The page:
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Nutty Manufacturing Productivity Statistics

Posted by: Michael Mandel on October 22

This morning the BLS released its “International Comparisons of Manufacturing Productivity and Unit Labor Cost Trends, 2008”. And guess what? According to the BLS, the U.S. manufacturing sector had the fastest productivity growth in the world in 2008—1.2%, tied with South Korea. Meanwhile, Japan, Canada, Germany, France and Japan all had manufacturing productivity declines.

Good news for the U.S.? Nope. Remember that the U.S. manufacturing productivity stats are not adjusted for offshoring. That is, when a U.S. manufacturer starts buying or making parts overseas, rather than making them at home, domestic factory employment drops. However, the BLS stats can still report the same output. The result? A reported rise in productivity.

[Added 11/1/2009: As David Martin correctly points out in his comment, the international manufacturing productivity comparisons from the BLS actually use the BEA value-added measure. My mistake, my apologies. However, in two cover stories and various other stories, I’ve spent a lot of time explaining why the BEA manufacturing measure *also* significantly understates the impact of offshoring, because import prices are mismeasured.]

I ask you—with manufacturing productivity dropping around the world, is it more likely that the U.S. is one of the few countries where manufacturing productivity is rising? Or is it more likely that our view of the U.S., with the biggest goods imports in the world, is being warped by a statistical mirage?

2008 increase in manufacturing output per hour
U.S. 1.2%
Korea 1.2%
United Kingdom 0.3%
Germany -0.1%
Japan -0.2%
Taiwan -0.5%
France -0.8%
Canada -2.6%
Sweden -3.7%

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Reader Comments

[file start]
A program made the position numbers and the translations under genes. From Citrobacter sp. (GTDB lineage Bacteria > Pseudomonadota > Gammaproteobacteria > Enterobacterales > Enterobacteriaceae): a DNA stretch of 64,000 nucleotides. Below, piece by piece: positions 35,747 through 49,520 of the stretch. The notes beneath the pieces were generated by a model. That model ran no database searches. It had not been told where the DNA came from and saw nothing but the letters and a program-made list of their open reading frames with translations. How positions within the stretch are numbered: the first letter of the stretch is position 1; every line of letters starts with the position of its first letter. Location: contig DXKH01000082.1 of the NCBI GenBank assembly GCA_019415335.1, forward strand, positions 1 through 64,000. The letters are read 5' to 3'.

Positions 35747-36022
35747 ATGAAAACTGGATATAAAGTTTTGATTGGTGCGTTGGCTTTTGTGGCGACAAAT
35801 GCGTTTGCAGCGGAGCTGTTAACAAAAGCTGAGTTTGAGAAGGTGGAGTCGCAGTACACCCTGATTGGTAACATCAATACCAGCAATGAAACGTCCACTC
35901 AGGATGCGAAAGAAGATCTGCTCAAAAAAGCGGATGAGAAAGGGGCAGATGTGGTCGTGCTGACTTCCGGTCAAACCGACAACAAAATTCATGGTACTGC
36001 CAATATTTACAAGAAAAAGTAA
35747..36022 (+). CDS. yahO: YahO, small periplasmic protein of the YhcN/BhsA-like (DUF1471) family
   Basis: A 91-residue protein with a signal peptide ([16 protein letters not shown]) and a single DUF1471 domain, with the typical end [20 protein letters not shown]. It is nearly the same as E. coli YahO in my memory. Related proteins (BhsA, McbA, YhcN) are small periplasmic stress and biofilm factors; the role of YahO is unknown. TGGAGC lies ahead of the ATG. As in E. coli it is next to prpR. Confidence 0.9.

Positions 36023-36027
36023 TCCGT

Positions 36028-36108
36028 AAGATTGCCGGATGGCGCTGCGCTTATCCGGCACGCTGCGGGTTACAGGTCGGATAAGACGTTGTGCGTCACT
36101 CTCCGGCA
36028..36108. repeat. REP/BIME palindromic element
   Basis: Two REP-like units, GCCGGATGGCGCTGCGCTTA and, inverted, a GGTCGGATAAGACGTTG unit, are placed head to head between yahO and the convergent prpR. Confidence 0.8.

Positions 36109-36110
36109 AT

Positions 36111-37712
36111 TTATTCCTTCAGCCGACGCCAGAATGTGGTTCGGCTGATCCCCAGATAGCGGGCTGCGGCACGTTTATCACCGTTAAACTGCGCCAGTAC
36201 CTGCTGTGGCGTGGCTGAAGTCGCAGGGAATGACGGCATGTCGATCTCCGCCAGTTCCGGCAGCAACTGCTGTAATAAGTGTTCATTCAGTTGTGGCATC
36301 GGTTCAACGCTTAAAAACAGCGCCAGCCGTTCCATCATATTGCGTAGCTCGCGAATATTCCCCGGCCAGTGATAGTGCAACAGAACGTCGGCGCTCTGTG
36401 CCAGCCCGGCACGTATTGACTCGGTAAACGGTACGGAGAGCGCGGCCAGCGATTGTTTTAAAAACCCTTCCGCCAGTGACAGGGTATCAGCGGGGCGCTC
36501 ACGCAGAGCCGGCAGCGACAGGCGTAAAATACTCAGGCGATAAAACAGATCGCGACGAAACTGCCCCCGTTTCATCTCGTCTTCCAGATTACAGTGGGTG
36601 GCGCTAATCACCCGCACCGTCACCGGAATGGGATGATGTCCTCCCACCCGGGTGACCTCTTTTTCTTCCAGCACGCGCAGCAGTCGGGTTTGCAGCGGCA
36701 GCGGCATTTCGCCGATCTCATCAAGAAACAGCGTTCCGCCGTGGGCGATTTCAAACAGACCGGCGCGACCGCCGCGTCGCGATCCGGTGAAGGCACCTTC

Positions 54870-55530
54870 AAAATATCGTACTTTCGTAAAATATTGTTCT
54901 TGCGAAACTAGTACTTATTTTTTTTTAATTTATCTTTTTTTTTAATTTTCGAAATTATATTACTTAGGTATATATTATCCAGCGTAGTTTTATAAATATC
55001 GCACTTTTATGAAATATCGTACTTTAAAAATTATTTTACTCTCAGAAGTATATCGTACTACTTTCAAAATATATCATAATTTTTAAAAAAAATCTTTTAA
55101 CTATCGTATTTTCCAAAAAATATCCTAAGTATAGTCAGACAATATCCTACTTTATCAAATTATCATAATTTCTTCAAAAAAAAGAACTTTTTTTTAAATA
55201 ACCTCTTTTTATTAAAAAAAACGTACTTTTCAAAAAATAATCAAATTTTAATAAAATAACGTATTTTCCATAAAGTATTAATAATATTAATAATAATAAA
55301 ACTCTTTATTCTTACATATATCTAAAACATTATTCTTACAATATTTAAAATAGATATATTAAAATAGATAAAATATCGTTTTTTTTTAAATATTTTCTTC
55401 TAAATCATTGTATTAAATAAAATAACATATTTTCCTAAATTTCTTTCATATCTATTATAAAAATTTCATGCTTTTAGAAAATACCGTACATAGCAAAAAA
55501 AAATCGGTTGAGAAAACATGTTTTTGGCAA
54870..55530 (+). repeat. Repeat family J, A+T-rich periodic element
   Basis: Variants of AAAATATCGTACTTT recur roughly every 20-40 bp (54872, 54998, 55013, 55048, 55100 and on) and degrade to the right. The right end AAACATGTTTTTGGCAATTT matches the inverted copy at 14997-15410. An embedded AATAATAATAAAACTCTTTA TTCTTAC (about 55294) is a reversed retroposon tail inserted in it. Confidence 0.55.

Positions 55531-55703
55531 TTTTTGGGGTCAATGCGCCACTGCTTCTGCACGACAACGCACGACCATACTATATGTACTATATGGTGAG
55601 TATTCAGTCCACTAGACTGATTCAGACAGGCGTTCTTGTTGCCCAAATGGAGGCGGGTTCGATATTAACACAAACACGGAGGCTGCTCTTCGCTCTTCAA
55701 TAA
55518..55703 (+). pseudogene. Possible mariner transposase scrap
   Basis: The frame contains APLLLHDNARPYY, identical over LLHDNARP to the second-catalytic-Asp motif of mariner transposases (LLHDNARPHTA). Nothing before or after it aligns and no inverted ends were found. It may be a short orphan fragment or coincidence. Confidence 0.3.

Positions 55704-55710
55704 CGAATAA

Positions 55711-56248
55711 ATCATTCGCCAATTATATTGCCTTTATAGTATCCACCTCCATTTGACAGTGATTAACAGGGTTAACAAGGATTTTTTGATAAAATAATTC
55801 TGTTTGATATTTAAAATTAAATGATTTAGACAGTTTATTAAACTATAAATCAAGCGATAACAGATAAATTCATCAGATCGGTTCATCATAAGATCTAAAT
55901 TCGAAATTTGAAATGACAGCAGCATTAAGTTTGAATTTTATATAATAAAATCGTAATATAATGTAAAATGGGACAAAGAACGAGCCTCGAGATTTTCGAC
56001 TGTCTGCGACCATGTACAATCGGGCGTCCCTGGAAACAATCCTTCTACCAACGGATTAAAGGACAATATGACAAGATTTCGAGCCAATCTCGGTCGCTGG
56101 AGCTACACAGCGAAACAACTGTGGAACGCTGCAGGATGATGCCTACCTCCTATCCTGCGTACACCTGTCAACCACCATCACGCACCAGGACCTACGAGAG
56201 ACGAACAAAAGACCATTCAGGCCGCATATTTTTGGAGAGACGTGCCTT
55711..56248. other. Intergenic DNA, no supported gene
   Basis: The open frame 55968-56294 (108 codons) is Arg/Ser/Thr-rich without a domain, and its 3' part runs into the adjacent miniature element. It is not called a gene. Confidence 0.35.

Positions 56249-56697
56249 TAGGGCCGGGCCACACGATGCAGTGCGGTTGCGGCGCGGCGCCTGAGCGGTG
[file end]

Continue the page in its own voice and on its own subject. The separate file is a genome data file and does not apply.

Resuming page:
October 22, 2009 12:42 PM

Just consider it Chimerica.


October 22, 2009 01:53 PM

I agree. Korean offshoring is a big problem!

But seriously, I sometimes wonder if some of these slips are intentional. I keep reading how US manufacturing is going gangbusters at the same time as I read that it's being hollowed out both in terms of jobs and actual capability. It's possible both could be true in different specific industries, but it does seem that most people publishing statistics have some axe to grind and have no problem backing it up with graphs.


October 22, 2009 03:15 PM

It's extremely likely that job cuts have trimmed so much of the fat that productivity is sky-rocketing.

Mike Reardon

October 22, 2009 07:23 PM

2008 is a poor year to focus on, after the Aug-Sept. Crash, Japans exports drop about 15% for Q-4 08, and then again 15% for Q-1 09. Oil prices deflate as the USD remains artificial high thru the crisis. The US auto industry has contraction for most of the year while Japanese take share against them. Only in the last three months does Japans auto production falter.

The high dollar and other supporting things like oil prices falling leave us reacting in some sectors only in Nov-Dec. as the extent impact moves throughout the economy. Flat statistics for 2008, end as trash numbers unless put into context of the dynamic events before and after Aug-Sept 08.

All of that said, yes off-shoring must have its extended impact on the US assembly production systems. It is the major base for parts within retail products made and sold in this country. That remains a constant problem in the balance of trade, because they are integrated fully into our economy.

Scott Alter

October 23, 2009 08:11 AM

Mr. Mandel has one opinion. Here is another.
The auto industry, one of the most resistant to productivity improvements, contracted sharply in 2008. Meanwhile, other small, midsize and even large companies all over the US (many of them our clients) in a feverish struggle to battle the recession, are investing in incremental productivity improvements, cutting headcount and finding ways to keep producing with less labor.